It all started with a promise
Roughly 3 years after meeting, and 1 year after living together, we tied the knot and promised each other a lifetime of happiness.
In this post, I will go over all of the things we have done in the past few months to prepare for our wedding. If you would like to skip straight to the wedding photos, feel free to do so.
Attending a Wedding Photo Event – Our lucky day in Tokyo
In February, we attended a wedding photo event in Tokyo. The event was free to attend, and included various corners such as hair and makeup where you could get beautified by a professional stylist, and a studio where you could get your pictures taken by a professional photographer.
The main purpose of the event is to get couples to sign up to get their wedding photos taken by the studio that is hosting the event. So, after experiencing all of the various booths, we sat down for consultation with a photographer.
The photographer who did our consultation was super friendly and he helped us decide what kind of wedding photos we wanted to take. After deciding on a package, we got to spin the lottery for a chance to win a big discount.
Not expecting to win anything, I spun the wheel. After all, they probably don’t even put the gold ball in the…
To everyone’s shock, we won first place and got the basic photo session plus all of the data for free, which means that we saved close to $1,000 (about 90,000 yen) on our wedding photos.
After that, we were feeling lucky so we decided to go ring shopping while we were in Tokyo.
We shopped around at a few places, but we ended up going with 4°C, mainly because they were the only ring shop that we had been to that had non-allergenic metals for a semi-reasonable price. Considering that I am extremely sensitive to metals, this was a must for us.
They served us complimentary tea and chocolates while we were waiting and the woman who helped us choose our rings was very professional and helpful. Overall, the atmosphere of the shop was very good.
Two months later, our rings were ready for pick-up! We decided to make it a special day, and after making a quick stop in Ginza we headed to the part of Tokyo where we first met, Ikegami.
Our first stop was Rengetsu, a cafe that I used to frequent back when I lived in the area, and the first place we ever had lunch together.
I had the Karaage (fried chicken) Plate, and Seiya had the Teriyaki Pork Bowl.
After eating lunch, we had some coffee and exchanged our rings.
Next, we visited the nearby temple, Ikegami Honmonji.
It was a very nice day, cherry blossoms blowing in the wind. They say it is good luck if you catch one!
After walking around a bit, we decided to stop by one of our other favorite cafes, “konna tokoro ni cafe” (translation, “A cafe? In a place like this?”) to eat some banana bread and brownies.
Before heading home, we had to stop by Ikegami Guesthouse (now called “Minorasu Share” after a change in Management). This is where we first met 3 years ago.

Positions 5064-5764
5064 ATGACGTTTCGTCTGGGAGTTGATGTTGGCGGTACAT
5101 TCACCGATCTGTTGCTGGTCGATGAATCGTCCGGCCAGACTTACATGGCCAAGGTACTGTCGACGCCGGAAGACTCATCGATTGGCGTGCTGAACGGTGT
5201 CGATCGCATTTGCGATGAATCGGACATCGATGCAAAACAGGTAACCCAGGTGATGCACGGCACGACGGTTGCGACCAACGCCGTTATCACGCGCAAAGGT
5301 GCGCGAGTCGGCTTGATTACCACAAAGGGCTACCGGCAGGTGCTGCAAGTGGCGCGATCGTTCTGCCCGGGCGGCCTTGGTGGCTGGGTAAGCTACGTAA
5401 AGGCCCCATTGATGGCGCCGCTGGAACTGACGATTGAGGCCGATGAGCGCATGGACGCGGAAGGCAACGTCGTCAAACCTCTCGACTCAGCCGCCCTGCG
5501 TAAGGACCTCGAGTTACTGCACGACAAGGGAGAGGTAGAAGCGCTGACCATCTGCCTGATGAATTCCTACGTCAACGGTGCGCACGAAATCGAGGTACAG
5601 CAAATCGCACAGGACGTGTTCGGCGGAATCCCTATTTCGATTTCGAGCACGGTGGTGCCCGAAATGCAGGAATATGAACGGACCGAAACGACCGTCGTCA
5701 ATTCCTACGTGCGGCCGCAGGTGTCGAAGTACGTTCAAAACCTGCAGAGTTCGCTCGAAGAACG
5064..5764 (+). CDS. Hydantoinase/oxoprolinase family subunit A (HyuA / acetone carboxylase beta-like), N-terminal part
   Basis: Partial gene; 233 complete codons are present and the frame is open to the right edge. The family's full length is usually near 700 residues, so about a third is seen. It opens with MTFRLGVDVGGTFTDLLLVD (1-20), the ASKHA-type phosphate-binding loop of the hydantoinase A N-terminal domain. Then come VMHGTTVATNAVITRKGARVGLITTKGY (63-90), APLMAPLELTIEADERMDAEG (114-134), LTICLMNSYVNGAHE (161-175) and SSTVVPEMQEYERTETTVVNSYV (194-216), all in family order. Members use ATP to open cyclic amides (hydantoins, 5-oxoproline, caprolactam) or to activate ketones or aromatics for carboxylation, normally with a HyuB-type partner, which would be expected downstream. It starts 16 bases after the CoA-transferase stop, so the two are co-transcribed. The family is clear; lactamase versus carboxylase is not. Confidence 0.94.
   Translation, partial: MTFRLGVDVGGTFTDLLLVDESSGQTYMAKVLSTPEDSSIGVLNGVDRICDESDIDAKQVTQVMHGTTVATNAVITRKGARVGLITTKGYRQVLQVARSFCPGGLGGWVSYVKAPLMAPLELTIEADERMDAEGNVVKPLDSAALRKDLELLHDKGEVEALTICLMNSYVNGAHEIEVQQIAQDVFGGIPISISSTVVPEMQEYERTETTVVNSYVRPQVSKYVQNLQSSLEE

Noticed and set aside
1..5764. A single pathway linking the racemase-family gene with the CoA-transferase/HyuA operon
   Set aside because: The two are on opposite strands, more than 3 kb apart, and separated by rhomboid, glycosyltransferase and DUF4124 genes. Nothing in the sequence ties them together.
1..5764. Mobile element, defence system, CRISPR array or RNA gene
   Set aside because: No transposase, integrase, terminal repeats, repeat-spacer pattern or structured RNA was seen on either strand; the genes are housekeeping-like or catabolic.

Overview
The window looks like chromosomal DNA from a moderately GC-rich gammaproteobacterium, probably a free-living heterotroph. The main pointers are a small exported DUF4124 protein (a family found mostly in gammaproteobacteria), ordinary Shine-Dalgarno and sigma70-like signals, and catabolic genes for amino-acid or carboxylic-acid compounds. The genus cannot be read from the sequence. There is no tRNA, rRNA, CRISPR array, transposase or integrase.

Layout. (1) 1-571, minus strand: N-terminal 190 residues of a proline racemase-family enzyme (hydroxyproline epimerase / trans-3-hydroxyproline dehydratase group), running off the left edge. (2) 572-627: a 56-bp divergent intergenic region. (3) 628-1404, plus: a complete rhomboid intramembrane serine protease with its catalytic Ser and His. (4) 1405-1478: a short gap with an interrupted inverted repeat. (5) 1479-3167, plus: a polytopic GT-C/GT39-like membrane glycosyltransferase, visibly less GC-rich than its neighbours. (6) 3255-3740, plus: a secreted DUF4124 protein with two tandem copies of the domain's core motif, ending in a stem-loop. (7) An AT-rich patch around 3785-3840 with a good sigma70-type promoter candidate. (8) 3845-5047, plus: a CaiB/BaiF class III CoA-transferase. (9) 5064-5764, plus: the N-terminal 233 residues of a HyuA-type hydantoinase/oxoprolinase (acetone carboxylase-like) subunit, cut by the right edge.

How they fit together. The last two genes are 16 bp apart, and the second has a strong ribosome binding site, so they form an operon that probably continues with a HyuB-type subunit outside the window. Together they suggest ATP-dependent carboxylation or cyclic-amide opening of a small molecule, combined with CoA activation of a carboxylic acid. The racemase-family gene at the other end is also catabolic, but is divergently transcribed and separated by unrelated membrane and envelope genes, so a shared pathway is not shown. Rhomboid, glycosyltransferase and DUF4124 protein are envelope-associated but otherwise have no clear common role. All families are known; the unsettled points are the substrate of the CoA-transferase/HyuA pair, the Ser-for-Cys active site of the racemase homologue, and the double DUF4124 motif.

Translation of the sign: “Surely, that which can be shared without being lessened is what we call ‘a dream’.”
Our Wedding Photos
Having won a big discount on our wedding photos at the Tokyo event, we were able to really go all out with the photo shoot. We chose the photographer who had given us the consultation, Yoshihiro Shinmoto, to take our photos, and we really couldn’t have asked for a better photographer.
I was also really blessed to have Christa, who is like a sister to me, there on our special day. She got a lot of good behind-the-scenes shots, which are also really fun to see.
We even got to take some pictures with the three of us together!
Of course, our photographer took hundreds of amazing photos. There are too many to post here, but here is a small selection of the photos he took.
I also got quite a few really nice solo shots!
And Seiya got a few as well!
Looking a bit tired…
Nope! He’s fine! lol
Filing our Marriage Registration
In Japan, the part of getting married that actually matters (legally) is filing a 婚姻届 (kon-in-todoke, or marriage registration).
But before you can do that, there are a few steps you must complete. See this post for more details on what is needed to get married in Japan.
We decided to dress up for this day, since we are not planning on having an actual wedding ceremony.
And off we went to our nearest City Office!
I had to translate all of my documents into Japanese, including my passport and my birth certificate.
After filling out the paperwork, then we’re married! (see this post for details on the process)
We are still not completely finished doing everything we have to do. I still have to change my last name and file for a change in visa type. But we are officially married and the bulk of the stuff we have to do has been finished! The next big event is going to be having our families meet each other next month. I will write another post on how that went sometime in the near future!